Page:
Don't let the election results fool you, the G.O.P. is still in trouble. That's the thrust of chief political reporter Adam Nagourney's Thursday front-page piece on the Election 2009 aftermath, "Energized G.O.P. Looks to Avoid a Party Feud."
As he did yesterday, Nagourney continued to forward the paper's left-leaning conventional wisdom, right from the lead sentence:
Republicans emerged from Tuesday's elections energized by victories in Virginia and New Jersey, but their leaders immediately began maneuvering to avoid a prolonged battle with conservative activists over what the party stands for and how to regain power.
Republicans said the victories showed that President Obama and his party were vulnerable on the economy, government spending and other issues.
Yet throughout the day Wednesday, Republicans grappled with the disappointing outcome of a special election for what had been a reliably Republican House seat in upstate New York. That contest became a battleground between the party establishment and a conservative insurgency demanding more ideological purity from candidates.
The race was won by a Democrat, Bill Owens, after the Republican nominee, Dede Scozzafava, a moderate, quit as conservative leaders and grass-roots organizations rallied around Douglas L. Hoffman, who ran on the Conservative Party line.
Despite Mr. Hoffman's loss, many conservatives promised to press on with opposition to centrist Republican candidates. That vow intensified concerns among party leaders that the opportunities they see coming out of Tuesday's results could be dimmed by intramural battles over whether to reach for the political center or do more to motivate the base on the party's right.
In Nagourney's pessimistic view, even after the New Jersey and Virginia results Republicans are still doomed because of party divisions between those ever-"shrinking ranks of Republican moderates" and "conservatives."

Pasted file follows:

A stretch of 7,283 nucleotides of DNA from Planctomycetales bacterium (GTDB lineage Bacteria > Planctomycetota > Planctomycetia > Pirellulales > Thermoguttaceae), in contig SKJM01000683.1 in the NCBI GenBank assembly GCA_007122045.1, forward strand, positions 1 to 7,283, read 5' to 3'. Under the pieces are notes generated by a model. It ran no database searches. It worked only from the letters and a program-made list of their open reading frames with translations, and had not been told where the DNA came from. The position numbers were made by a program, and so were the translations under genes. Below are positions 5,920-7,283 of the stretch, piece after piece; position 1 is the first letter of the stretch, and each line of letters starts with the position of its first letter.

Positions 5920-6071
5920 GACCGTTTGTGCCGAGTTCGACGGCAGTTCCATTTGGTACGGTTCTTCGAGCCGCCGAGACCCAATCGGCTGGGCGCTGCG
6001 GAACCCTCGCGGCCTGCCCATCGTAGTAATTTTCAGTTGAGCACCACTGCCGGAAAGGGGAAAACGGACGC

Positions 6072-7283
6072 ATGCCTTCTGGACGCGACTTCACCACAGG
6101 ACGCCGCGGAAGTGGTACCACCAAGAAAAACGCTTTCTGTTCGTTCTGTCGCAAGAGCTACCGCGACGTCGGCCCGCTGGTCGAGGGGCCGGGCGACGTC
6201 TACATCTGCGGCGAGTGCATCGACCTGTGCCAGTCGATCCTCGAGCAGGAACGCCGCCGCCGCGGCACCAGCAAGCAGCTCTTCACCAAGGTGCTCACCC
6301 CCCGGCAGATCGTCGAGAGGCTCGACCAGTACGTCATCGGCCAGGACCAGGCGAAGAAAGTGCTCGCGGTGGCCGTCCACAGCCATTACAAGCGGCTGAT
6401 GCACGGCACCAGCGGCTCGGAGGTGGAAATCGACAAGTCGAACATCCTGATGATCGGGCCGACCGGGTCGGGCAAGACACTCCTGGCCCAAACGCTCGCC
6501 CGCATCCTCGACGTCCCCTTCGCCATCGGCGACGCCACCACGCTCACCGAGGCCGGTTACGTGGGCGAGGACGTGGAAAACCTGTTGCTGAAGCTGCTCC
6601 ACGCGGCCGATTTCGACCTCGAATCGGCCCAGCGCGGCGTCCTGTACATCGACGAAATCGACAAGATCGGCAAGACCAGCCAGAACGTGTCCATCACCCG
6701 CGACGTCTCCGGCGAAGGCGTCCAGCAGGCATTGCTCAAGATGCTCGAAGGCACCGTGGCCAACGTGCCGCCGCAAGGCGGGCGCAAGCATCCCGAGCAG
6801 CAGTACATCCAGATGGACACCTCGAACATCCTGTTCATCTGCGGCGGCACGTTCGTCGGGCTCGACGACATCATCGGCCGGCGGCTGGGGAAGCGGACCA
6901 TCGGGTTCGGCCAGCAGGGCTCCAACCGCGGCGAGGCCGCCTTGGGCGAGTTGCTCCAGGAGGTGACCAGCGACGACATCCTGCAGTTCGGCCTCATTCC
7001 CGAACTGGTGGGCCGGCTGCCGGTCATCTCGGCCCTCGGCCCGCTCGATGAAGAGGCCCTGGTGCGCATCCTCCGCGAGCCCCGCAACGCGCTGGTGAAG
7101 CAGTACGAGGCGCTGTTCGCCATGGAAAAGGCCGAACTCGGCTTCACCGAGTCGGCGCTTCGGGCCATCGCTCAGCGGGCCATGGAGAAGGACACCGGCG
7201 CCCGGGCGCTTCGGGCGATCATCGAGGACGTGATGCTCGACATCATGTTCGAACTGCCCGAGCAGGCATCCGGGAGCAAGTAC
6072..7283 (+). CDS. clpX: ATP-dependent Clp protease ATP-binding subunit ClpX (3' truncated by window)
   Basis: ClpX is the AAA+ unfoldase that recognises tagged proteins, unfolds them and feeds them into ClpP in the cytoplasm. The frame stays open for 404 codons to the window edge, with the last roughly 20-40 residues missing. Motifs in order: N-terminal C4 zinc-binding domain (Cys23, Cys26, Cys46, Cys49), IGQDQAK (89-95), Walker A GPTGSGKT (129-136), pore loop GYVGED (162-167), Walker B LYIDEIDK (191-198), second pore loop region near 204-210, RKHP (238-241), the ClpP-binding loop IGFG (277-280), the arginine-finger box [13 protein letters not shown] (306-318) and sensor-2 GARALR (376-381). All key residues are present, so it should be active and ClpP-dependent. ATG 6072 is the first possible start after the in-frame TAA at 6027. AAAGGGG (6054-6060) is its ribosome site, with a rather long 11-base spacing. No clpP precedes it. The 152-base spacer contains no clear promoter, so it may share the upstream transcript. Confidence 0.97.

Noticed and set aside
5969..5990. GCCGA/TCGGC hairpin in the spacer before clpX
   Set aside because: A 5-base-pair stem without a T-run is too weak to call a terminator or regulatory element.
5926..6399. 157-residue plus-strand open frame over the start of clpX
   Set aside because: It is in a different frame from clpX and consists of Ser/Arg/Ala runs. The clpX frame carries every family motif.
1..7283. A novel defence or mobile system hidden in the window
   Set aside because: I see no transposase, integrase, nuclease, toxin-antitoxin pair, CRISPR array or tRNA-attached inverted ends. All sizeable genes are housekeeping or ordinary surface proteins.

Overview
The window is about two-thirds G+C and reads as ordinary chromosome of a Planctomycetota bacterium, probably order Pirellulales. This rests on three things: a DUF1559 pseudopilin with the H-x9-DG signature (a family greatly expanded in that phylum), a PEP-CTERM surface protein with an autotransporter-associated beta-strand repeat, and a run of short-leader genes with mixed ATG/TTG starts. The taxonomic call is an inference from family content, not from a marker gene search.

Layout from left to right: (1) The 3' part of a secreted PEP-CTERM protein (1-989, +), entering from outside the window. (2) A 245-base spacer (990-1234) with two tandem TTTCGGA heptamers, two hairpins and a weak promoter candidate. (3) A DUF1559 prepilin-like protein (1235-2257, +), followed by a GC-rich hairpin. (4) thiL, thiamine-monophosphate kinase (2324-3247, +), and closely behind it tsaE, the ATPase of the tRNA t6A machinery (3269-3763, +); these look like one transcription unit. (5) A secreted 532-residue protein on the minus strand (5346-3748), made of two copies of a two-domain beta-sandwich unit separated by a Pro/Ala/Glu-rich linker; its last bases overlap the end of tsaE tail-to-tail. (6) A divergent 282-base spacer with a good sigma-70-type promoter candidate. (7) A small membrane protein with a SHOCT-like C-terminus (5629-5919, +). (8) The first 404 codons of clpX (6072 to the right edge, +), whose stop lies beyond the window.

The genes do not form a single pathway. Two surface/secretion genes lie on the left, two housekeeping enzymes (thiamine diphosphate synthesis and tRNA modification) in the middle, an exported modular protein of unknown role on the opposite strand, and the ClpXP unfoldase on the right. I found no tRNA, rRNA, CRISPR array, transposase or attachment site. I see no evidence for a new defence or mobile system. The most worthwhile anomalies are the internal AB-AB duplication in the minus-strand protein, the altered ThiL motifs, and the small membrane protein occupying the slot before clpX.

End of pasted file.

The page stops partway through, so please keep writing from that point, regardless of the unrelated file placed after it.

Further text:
The debate has been fueled by a somewhat inchoate populist anger that has taken hold among grass-roots conservatives, encouraged in part by political leaders like Sarah Palin, the party's vice-presidential nominee last year, and commentators like Glenn Beck of Fox News. In that sense, the divisions within the party extend beyond the traditional strains between the shrinking ranks of Republican moderates and the social and economic conservatives who have dominated the party in recent years.
By the Times reckoning, Republican moderates have been "shrinking" for almost 13 years. Former Times reporter Adam Clymer showed concern over the "dwindling band of Republican moderates" back in December 1996. At this rate it's a surprise there are any moderates left at all!
Nagourney added a twist to the Times' three-pronged anti-Republican argument: The party is not only split apart, it's leaderless as well:
The situation is all the more complicated because, after the party's defeats in 2008, it has no dominant leaders or cohesive establishment to bridge the divides and help articulate a positive agenda. In that vacuum, the conservative activists and party leaders were both jockeying for advantage on Wednesday.